As Krugman suggests, recent years have seen the bar set pretty low for what can get a person branded as a traitor. In a February 2003 editorial, the now-defunct New York Sun called for police to monitor protesters opposing the invasion of Iraq "with an eye toward preserving at least the possibility of an eventual treason prosecution," for giving "aid and comfort to the enemy," a crime that in the United States carries the death penalty.
A few months later saw the release of a bestselling book by conservative commentator Ann Coulter (who, incidentally, holds a law degree), that insisted that American liberals – that is, about one fifth of the US population – are guilty of treason. Those who peacefully opposed the war were similarly maligned throughout the burgeoning right-wing wilds of the blogosphere, and were, it should be noted, extensively spied on by the US government.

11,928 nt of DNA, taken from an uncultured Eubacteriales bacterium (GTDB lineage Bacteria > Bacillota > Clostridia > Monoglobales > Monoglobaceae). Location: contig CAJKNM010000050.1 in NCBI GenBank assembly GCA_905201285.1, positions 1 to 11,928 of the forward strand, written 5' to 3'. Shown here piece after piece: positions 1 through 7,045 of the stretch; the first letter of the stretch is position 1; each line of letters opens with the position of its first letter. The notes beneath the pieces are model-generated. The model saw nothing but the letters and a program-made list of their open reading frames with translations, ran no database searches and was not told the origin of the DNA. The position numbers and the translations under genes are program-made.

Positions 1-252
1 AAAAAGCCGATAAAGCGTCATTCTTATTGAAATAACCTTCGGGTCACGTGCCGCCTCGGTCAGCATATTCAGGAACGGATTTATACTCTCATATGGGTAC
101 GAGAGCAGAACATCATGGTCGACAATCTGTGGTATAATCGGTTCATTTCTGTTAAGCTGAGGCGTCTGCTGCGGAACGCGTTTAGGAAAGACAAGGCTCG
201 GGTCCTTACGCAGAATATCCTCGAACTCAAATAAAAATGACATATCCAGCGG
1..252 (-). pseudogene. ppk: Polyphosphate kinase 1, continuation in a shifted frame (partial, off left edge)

So now a few environmentalists have envisioned the state wielding its coercive power against those who doubt that humans activity is destabilizing the Earth's climate.
James Hansen, who heads NASA's Goddard Institute for Space Studies and is regarded as one of the world's leading climate scientists, last year called for CEOs of oil companies to be put on trial for crimes against humanity for their well-documented efforts to spread doubt about global warming.